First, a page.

I got a lot of feed back asking to go into a bit more depth as to the sealers I have used on the Double Door. There are no trade secrets here. I honestly do not know if they are the best products for the job, but they sure do work well for me.
My favorite sealant is butyl tape. I love the stuff to be honest. Here you see where I used it behind the L-200 lock and the dead bolt. I like the way it bulges out over the edge. A sharp knife trims the excess right off. The wide variety of widths and thicknesses makes for a perfect fit. I use butyl behind window flanges, vent stacks, and such. I buy this at my RV Supply House. Your local RV Center with a store will have some sizes.
I have also become very fond of Acryl-R. I buy it from the Airstream Store. You buy a pump and a can of the product. One can will do a few trailers or your own for a number of seasons.
The applicator tip has a real fine orifice and once you learn how much pressure to pump and how fast to move the tip, it will give a real nice bead. I use this for the outside seams. The aluminum color helps it blend in real well.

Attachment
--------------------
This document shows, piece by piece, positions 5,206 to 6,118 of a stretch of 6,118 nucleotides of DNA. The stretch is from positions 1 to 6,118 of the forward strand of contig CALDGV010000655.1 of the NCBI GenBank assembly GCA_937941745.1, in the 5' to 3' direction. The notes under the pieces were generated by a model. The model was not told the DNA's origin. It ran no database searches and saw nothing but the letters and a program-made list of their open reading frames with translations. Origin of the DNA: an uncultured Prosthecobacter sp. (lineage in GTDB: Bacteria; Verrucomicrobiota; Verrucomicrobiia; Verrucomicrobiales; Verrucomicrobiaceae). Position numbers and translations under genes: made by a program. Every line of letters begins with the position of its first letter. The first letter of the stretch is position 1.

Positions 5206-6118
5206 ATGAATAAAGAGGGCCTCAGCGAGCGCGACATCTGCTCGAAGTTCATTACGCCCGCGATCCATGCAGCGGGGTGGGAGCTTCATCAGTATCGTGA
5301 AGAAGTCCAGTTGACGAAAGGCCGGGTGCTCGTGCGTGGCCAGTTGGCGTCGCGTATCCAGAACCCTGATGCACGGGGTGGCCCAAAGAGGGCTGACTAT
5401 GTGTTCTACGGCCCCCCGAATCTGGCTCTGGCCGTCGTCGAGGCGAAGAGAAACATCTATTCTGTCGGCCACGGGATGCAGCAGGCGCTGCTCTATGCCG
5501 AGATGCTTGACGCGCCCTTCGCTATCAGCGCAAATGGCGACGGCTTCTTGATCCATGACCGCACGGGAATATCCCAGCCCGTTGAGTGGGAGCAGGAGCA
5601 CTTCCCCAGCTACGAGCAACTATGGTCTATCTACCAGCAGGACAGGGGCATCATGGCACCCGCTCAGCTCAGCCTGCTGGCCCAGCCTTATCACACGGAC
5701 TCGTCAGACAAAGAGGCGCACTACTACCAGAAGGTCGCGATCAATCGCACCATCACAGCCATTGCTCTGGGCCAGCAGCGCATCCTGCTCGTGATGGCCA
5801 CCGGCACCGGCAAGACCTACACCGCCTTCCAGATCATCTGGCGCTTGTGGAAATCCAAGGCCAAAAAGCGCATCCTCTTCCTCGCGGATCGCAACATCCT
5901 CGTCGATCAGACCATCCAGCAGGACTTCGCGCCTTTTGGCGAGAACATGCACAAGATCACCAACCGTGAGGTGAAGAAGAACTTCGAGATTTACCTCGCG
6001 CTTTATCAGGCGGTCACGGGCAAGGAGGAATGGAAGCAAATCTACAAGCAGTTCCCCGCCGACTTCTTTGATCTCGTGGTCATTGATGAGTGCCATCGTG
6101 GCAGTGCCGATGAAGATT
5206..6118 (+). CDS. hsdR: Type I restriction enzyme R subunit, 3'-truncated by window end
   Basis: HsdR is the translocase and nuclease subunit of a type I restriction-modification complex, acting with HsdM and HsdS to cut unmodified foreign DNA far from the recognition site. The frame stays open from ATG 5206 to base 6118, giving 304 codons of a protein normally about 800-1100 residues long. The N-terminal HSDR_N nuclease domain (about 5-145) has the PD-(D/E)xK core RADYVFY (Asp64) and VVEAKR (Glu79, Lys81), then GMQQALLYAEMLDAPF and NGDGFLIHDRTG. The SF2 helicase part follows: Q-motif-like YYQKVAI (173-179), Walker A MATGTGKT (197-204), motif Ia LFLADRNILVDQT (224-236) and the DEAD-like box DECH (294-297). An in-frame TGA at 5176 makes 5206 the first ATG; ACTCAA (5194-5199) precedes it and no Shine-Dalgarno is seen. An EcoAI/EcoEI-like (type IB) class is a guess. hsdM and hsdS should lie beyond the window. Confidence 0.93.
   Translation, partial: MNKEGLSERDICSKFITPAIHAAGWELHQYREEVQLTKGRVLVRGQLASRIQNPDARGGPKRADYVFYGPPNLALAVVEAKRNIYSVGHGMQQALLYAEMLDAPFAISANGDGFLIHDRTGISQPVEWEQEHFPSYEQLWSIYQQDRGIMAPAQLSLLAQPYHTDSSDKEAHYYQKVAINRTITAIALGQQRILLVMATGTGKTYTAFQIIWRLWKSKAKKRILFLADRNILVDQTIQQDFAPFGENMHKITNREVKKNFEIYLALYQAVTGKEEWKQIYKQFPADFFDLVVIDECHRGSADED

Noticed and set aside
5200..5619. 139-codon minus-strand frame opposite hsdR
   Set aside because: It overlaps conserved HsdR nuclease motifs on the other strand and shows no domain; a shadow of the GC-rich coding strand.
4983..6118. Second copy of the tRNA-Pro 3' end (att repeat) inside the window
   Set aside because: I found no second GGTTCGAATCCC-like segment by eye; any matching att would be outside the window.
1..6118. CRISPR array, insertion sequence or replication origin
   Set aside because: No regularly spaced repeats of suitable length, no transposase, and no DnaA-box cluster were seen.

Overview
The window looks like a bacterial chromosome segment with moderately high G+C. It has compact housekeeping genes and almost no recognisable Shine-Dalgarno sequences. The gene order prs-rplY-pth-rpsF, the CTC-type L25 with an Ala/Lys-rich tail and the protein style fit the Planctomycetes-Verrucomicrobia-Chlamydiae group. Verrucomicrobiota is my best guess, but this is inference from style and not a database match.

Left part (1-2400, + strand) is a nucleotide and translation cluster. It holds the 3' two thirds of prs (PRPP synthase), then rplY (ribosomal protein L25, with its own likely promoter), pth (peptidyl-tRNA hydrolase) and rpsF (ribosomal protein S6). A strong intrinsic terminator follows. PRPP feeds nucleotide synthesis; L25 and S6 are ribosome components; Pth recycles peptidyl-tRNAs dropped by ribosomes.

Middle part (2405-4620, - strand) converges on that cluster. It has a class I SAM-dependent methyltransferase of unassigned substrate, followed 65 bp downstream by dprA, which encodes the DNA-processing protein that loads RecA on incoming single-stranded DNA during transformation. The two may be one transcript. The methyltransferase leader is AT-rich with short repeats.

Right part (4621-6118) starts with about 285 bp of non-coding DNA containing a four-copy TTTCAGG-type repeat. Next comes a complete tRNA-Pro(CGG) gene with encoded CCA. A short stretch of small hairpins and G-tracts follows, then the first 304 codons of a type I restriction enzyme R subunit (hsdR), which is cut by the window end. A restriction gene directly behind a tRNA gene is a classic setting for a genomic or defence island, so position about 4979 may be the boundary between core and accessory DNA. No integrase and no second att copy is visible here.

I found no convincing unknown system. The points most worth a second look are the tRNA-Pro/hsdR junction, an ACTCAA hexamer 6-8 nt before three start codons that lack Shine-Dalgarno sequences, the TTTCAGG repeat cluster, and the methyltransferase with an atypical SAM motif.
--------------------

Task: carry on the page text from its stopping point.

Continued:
The literature says it does up to 1/4", but I only use it on 1/8" or less. Something with a little more body, like Vulkem is good for the wider gaps.
The Acryl-R actually pulls into the seam. Capillary action helps wick the material into the seam. It is amazing to watch happen. I buy this from Airstream online.
Although very new to me, C-10 Flow Seal sealant has been used on all the interior seams. It also has a bit of capillary action going for it. I will warn you now, it has many products with "something ol u ene " in their name. If you are chemically sensitive or live in California, this is not a product for you. In good ventilation, and a 24 hour span for the product to fully cure, it is very safe and highly flexible material. It worked really well on the seams.
If two edges of aluminum join, they are sealed with the C-10.
You can see how it pulls in to the gap. I also used this to seal the Fantastic Vents to the roof and around their edge. This stuff flows slowly for about four minutes and then flashes off. To answer the inevitable: I buy it from my RV Supply House. I can ship it to you if you want. It is not cheap.
I also sealed areas using rubber gaskets. To stick the rubber to the skin, I used this adhesive.
I apply it by putting a thin bead on one surface. The bead is feathered out with a brush dipped in lacquer thinner. I then let it dry completely.
A thin bead is applied to the center of the gasket. The wet adhesive activates the dry film and the two are bonded together. You need to be sure of your placement, for once put down, it is down for good.
Well the most unusual sealant to roll through the Works has to be what I found on the back of one of the 54 Safari's. This trailer was part of a deer camp. So when sealing gaps, why not give the sealant some body and use deer fir. Yes that is deer fir and painters caulk. When it failed, hot tar filled in the pinch. You see it all on these old girls.
Hope this helps with some of the "Sealant Curious". Thanks for reading....